May 19, 2015 archive

Can YOU find the WMDs Barney?

Are they under here?  No.  Are they over there?  No.

Hah!  I was hiding them behind my back all along.  Heh.  Never get tired of that one.

GOP’s alarming Iraq amnesia: Jeb Bush, WMDs & the lies neocons want us to forget

by Joan Walsh, Salon

Friday, May 15, 2015 10:46 AM EST

(Jeb) Bush had a hard time saying that the invasion was a mistake, even with what we know now – Iraq had no weapons of mass destruction, Saddam Hussein had nothing to do with 9/11, and toppling the dictator would smash the country into warring pieces – because he, and his core national security advisors, may well not think it was.

We seem to be suffering from collective amnesia when we act like the lack of WMD was a big “surprise” that Bush and the 2016 field must now reckon with, one that means the invasion was a tragic mistake. In fact, the Bush intelligence team cooked the books to either create or exaggerate the evidence at the time, to sell us a cruel war of choice.

The former president has admitted to mistakes in the war’s execution, the occupation and its aftermath. He has lamented the terrible intelligence his administration shared in the lead up to the invasion. But he himself has never said: If I knew then what I know now, I wouldn’t have done it.

Quite the opposite. In his memoir, he admitted to tactical mistakes, but stated forthrightly: “The region is more hopeful with a young democracy setting an example for others to follow. And the Iraqi people are better off with a government that answers to them instead of torturing and murdering them.”

He added: “There are things we got wrong in Iraq, but the cause is eternally right.”

Dick Cheney certainly agrees. Paul Wolfowitz, one of Jeb’s advisors, blasts the aftermath of Saddam’s fall, and the wholly incompetent occupation – the reign of Paul Bremer and Dan Senor and fresh-faced 20-something ideologues from the Lincoln Group trying to govern Iraq – but not the decision to wage war itself. There were lots of things the Bush team might like to do over, but the invasion isn’t one of them.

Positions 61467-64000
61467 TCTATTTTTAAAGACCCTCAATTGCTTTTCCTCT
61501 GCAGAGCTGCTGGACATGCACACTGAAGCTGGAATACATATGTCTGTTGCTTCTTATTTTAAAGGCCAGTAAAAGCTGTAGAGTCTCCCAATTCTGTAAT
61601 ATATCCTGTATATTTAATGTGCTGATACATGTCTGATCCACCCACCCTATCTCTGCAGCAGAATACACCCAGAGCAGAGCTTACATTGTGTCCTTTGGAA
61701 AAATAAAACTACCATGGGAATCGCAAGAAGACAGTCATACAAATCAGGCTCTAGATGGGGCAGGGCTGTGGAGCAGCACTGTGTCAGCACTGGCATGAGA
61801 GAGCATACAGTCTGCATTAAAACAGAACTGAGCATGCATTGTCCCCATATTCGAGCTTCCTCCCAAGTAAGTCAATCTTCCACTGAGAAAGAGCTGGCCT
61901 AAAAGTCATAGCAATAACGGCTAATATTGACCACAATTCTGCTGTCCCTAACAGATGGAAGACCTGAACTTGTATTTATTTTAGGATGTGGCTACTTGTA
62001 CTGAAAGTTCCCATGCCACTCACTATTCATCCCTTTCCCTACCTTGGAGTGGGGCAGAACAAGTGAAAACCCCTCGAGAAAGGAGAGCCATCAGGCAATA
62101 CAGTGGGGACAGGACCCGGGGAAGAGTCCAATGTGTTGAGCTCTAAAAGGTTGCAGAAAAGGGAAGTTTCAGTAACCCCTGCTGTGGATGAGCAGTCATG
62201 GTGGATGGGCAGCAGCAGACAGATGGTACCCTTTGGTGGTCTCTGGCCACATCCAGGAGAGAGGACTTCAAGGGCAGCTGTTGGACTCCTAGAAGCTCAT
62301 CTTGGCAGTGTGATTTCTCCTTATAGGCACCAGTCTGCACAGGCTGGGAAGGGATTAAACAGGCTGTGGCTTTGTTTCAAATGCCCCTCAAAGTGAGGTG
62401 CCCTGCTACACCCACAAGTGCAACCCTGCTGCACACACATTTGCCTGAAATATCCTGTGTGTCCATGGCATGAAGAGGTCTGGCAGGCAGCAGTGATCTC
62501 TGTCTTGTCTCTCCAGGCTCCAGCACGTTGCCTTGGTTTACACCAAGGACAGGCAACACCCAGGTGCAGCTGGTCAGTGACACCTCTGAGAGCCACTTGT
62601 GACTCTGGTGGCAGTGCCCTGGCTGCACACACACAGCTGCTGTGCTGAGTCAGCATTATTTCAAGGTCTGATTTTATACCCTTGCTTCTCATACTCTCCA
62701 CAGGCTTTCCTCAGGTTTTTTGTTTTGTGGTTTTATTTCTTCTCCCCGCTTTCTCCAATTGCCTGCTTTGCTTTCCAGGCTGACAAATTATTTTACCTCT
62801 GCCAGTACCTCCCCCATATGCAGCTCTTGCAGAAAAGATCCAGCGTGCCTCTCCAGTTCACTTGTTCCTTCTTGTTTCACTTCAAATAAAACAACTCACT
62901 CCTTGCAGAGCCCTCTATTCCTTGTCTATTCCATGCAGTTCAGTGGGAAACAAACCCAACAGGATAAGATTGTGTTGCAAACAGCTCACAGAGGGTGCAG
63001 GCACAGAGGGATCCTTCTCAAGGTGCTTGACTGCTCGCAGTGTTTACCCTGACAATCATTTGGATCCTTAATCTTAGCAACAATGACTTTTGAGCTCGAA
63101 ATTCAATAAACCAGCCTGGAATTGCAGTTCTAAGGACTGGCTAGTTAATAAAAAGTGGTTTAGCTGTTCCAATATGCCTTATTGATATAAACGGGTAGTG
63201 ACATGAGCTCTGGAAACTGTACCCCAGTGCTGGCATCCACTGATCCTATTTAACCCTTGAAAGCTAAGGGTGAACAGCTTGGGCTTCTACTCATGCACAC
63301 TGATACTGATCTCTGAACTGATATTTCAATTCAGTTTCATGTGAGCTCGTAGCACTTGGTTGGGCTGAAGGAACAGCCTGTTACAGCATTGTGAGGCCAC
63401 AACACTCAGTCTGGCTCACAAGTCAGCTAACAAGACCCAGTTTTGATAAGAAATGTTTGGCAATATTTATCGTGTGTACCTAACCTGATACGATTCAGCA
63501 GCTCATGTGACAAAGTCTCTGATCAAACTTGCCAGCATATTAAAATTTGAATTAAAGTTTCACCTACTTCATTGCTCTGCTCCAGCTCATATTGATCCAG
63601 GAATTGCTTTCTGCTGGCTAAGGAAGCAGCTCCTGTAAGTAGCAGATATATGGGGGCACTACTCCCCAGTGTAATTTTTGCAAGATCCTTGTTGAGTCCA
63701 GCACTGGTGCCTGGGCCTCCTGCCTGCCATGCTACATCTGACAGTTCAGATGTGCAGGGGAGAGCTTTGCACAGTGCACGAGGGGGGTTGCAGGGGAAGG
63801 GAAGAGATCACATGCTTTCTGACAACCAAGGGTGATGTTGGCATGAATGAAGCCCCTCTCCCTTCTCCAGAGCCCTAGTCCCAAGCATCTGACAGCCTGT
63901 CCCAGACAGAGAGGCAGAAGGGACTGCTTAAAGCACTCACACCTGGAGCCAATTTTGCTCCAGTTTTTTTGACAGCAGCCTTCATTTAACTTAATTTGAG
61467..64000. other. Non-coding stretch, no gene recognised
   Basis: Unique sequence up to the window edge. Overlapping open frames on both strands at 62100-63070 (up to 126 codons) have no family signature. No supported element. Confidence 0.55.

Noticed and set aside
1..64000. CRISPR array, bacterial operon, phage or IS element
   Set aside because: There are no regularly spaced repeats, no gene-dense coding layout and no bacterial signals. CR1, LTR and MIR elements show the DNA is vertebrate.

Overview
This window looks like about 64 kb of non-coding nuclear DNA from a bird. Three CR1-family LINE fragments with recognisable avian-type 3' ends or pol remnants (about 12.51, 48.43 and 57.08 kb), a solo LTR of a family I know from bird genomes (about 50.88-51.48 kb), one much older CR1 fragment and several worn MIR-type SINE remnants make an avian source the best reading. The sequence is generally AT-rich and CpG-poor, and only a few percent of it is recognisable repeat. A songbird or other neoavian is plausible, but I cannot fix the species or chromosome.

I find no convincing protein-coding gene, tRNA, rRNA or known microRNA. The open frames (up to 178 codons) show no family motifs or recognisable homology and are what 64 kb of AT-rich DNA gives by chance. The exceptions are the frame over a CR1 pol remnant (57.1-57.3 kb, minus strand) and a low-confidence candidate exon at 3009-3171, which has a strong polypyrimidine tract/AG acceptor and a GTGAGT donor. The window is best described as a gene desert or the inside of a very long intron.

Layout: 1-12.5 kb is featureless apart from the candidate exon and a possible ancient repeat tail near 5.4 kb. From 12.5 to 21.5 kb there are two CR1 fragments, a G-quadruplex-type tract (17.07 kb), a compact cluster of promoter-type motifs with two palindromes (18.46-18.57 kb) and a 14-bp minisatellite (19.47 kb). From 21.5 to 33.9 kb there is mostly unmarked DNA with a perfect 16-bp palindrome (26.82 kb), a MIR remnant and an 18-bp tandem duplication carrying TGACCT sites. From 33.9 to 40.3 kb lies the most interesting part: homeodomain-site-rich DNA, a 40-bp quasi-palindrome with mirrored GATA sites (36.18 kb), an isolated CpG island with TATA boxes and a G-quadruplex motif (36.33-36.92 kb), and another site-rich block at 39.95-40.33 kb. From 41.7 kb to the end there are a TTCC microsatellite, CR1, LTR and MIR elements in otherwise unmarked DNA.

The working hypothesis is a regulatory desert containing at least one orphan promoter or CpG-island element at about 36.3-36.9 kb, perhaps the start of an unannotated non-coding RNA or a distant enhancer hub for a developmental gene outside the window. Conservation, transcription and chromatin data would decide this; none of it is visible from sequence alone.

The Cheney-Wolfowitz-Rumsfeld faction saw an Iraq invasion as a brilliant stage on which to enact all of their geopolitical goals: It was a chance to replace a Middle East adversary with an ally; to ease our reliance on Saudi Arabia for defense and for oil, and to develop a strategic counterweight to Iran. It was also an opportunity to declare the U.S. would wage pre-emptive war, to showcase our military might in the aftermath of 9/11, and to shore up Cheney’s doctrine of vast, presidential power. The WMD argument was either just one of many concerns, or an outright fabrication.

So let’s be fair to Jeb Bush for a moment: he can’t get this answer “right” politically – as in, now that we know there weren’t WMDs, and the aftermath was a shit-show, the Iraq invasion was a “mistake” – because it probably isn’t what he believes. Let’s remember, he was one of 25 signatories to the founding document of the pro-invasion Project for a New American Century in 1998 – alongside Cheney, Rumsfeld, Scooter Libby, Elliott Abrams, Norman Podhoretz, Frank Gaffney and other neocons. Wolfowitz is one of his foreign policy advisors. He has told us that when it comes to Israel, his brother is his top advisor.

The truth is, Bush didn’t exactly flub his first answer to Megyn Kelly; in saying he’d do it all over again, he told us some of what he really thought. Ironically, if he knew then what he knows now – that his answer was hugely unpopular – he wouldn’t have given that answer. So he said it was a mistake. Then he said it wasn’t. Then he said it was. He’s going to be writhing like this for a long time, because he can’t satisfy all the factions that are trying to unite behind him by telling the truth. Whatever it is.